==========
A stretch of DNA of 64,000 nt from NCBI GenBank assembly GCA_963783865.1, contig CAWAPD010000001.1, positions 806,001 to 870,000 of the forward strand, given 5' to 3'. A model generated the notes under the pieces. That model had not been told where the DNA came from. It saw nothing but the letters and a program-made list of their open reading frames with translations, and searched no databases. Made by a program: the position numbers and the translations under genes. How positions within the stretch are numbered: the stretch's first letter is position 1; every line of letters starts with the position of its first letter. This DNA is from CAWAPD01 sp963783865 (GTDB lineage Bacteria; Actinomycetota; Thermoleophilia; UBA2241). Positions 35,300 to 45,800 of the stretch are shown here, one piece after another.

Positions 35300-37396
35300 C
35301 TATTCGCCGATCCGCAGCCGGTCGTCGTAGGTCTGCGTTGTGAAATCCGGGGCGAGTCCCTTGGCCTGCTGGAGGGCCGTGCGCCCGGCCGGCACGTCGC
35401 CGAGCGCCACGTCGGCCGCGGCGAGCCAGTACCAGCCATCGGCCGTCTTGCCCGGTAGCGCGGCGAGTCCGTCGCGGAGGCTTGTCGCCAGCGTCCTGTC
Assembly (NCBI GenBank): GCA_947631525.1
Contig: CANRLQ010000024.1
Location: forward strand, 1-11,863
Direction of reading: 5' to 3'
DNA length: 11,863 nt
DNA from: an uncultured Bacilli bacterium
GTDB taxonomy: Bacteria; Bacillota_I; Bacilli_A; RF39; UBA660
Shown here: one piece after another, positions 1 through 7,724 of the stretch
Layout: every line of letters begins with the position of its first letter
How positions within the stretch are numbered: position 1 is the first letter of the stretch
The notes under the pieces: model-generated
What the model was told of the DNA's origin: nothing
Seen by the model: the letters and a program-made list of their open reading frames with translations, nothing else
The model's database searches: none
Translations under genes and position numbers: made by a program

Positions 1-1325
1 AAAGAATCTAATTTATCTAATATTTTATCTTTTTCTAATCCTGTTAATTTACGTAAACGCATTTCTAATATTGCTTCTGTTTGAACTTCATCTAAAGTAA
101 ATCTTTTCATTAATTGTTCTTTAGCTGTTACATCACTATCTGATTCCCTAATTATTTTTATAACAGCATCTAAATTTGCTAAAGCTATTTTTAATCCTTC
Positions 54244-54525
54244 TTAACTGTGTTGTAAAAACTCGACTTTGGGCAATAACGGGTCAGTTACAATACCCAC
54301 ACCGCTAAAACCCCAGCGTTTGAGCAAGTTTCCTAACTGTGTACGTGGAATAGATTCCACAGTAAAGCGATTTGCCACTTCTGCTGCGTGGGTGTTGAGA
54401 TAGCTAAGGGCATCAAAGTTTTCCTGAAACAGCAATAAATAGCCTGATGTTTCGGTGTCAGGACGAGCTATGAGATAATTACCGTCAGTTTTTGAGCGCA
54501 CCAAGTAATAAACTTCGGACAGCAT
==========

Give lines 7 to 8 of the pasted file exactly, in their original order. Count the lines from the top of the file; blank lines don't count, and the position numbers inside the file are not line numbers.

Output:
Contig: CANRLQ010000024.1
Location: forward strand, 1-11,863